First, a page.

Trinidad farmers rice ending up as pet food

Trinidad farmers rice ending up as pet food
FLASHBACK: A local rice farmer ploughs his field in Central Trinidad. —Photo: KRISHNA MAHARAJ
FLASHBACK: A local rice farmer ploughs his field in Central Trinidad. —Photo: KRISHNA MAHARAJ

(TRINIDAD EXPRESS) — Agriculture Minister Clarence Rambharat says he was shocked by a recent revelation by the National Flour Mills (NFM) that 95 per cent of the rice paddy it buys from local rice farmers ends up as pet food and not on the plates of taxpayers.

“Could you imagine that the taxpayers of the country support rice by providing sometimes the seeds that are required; support rice by making the water that is required available; support rice by making the land that is required available; support rice by guaranteeing a fixed price; support rice by paying the NFM $4.8 million a year to mill that rice and the taxpayers that I represent in this country finding out that that rice does not end up on their plates, but ends up in the (dog) kennels around the country. That is something that has me very, very concerned,” Rambharat said yesterday.

His comments came during the Joint Select Committee (JSC) of Parliament’s meeting with the NFM and the Ministry yesterday, held at the Parliament building, International Waterfront Centre, Port of Spain.

It was the NFM’s third time before the JSC in two months.

The Committee, chaired by Anthony Vieira, specifically examined NFM’s purchase of rice paddy from local farmers.

Rambharat said when he assumed office he made it clear to the NFM and rice farmers that if taxpayers had to be in the business of rice, they must be able to have rice on their plates.

“When I came in as Minister I said I am not prepared to use taxpayer’s funds to take rice and give it to dogs,” he said.

“I am not sold on that argument that we should put the whole country at risk because we wish to grow rice in every nook and cranny of this country, but I will accept there is a valid argument that we should be able to provide a portion of our carbohydrates need and I support a component of our rice being local rice,” he stressed.

Rambharat disputed figures presented by NFM last month that rice production fell from 21,200 metric tonnes in 1992 to 585 metric tonnes in 2018, due in part to the removal of farmers the Nariva Swamp.

He explained that Caroni (1975) Limited was heavily invested in rice production and that the company’s closure resulted in a decline in production.

“Surprisingly, while Caroni was not an efficient sugar producer, Caroni was an efficient rice producer and those lands yielded on average every year of 10,000 metric tonnes of rice,” he said.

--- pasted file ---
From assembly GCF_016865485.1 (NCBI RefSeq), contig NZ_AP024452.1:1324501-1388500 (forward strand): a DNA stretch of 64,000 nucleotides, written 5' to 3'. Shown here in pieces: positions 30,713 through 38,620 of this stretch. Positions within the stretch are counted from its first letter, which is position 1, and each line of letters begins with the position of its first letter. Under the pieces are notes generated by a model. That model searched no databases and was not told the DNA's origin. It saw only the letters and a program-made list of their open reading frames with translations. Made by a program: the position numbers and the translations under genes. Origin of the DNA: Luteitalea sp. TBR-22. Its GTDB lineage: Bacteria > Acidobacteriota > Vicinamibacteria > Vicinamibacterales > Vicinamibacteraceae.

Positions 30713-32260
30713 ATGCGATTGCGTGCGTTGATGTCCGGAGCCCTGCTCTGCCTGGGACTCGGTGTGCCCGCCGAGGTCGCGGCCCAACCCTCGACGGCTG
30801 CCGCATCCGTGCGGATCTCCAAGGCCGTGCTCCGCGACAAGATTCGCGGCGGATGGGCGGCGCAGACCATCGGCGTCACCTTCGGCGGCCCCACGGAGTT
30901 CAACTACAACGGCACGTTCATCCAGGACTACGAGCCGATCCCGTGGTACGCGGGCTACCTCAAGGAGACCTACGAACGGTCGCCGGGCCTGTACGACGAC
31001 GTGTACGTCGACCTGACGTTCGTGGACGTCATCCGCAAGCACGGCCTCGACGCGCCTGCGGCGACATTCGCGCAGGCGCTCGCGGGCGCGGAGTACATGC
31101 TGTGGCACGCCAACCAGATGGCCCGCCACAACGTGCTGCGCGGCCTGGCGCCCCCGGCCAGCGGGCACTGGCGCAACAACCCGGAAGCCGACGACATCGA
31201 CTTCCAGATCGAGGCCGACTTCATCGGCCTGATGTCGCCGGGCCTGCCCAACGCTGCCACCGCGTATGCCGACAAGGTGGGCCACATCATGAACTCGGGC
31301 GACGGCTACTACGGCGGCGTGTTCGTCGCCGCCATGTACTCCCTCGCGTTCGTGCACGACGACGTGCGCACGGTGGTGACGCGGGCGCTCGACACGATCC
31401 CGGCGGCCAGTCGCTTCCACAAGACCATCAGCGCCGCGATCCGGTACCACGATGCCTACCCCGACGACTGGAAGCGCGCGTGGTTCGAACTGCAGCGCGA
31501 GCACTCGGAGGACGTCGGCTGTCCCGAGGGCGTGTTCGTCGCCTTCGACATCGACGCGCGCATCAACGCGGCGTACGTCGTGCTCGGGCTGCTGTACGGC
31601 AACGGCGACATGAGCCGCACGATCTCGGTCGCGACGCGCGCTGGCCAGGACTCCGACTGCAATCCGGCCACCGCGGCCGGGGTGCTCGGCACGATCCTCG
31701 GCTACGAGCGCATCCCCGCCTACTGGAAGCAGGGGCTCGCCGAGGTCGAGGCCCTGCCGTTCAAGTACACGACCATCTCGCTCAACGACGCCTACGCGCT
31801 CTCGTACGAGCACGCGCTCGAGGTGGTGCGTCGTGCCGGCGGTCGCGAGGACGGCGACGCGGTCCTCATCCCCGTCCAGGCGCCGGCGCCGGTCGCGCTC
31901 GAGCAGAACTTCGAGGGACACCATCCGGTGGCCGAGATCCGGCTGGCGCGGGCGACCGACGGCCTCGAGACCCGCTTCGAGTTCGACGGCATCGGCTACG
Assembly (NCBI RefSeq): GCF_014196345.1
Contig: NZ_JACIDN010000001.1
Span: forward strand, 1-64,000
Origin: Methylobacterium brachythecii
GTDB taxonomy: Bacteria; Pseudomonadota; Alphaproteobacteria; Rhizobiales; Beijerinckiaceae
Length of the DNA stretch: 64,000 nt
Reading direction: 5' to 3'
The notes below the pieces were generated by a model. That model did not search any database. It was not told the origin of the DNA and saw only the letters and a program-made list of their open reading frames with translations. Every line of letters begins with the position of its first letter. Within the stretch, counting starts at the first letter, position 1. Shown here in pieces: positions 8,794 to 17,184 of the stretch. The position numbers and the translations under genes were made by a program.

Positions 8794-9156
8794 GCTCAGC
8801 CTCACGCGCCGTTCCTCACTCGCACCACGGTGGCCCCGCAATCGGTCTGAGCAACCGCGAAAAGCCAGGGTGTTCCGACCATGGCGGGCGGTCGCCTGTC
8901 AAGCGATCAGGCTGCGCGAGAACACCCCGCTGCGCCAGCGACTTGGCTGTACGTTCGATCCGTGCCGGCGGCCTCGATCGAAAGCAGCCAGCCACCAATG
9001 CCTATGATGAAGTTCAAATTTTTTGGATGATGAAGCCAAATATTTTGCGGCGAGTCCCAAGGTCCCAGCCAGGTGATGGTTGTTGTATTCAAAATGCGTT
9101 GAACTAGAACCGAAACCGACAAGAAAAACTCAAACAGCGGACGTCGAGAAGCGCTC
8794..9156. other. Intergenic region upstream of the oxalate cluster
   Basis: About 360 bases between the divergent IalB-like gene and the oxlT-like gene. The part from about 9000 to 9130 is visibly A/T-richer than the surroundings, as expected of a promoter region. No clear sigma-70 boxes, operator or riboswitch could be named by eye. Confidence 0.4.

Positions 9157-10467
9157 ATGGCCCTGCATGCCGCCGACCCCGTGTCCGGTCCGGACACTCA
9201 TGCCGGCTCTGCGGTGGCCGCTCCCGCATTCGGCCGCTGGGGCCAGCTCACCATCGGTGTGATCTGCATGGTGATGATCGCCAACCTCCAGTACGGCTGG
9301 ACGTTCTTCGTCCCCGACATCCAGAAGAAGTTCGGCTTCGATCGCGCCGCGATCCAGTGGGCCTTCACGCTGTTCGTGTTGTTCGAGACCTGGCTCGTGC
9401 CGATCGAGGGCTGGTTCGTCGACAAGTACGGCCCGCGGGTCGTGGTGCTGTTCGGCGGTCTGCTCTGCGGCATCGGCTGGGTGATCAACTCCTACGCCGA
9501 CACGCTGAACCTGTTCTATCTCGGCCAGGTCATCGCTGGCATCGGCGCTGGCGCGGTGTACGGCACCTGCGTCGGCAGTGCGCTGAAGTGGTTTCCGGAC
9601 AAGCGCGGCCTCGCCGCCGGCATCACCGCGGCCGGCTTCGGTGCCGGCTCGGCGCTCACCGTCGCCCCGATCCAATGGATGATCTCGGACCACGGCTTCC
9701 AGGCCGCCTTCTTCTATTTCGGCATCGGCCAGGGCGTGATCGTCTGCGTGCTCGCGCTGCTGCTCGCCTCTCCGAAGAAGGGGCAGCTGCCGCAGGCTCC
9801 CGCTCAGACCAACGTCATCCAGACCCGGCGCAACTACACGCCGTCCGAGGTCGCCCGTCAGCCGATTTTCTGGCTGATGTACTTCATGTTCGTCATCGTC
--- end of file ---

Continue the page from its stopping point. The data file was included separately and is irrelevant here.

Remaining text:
He said after the company closed, about 65 small rice farmers were left to produce an average of 9000 metric tonnes of rice per year.

Rambharat said part of the reason for the decline in rice production was the lack of interest by private farmers and private land owners.

He said private land owners found it was more efficient to use their land for commercial purposes instead of rice cultivation.

He said around 1300 metric tonnes of rice is now produced on 3000 acres of land, with 16 persons involved, 14 of which are connected to the Akaloo family.

He said the Akaloo family was a significant player in the current and future production of rice in T&T.

Rambharat said in order to push rice production to 5000 metric tonnes per year and additional 1200 acres of land was need.

He said he was prepared to help farmers with the land.

Tempers flare

The JSC proceedings became heated at one point after Committee member Wade Mark questioned NFM about it loans over the last three years.

When NFM chief executive officer Kelvin Mahabir pointed out that the loans were sourced from Eximbank, NCB Financial Group Limited (NCBFG) and Republic Bank, Mark questioned NCB’s relationship with JMMB and pointed out that Romano was “CEO of JMMB”.

“I have raised these questions in the public interest. (I want to) ask the chairman (Romano) whether NCB has a 25 to 30 per cent shareholding in JMMB and whether the chairman of NFM is not the CEO of JMMB,” Mark asked.

Romano pointed out that he was CEO of JMMB Bank (Trinidad and Tobago) Limited and that NCB no longer had shareholding in JMMB.

Asked if this development took place before or after the NCB loan to NFM, Romano responded that “one has nothing to do with the other”.

“If you are trying to imply that as chairman of NFM I was influenced by the relationship between NCB and the JMMB Group, I take serious offense to that. I have not influenced in any way, shape or form the relationship between NCB and NFM,” a visibly upset Romano said.

Vieira sought to quell the tension between the two by moving on to other questions.


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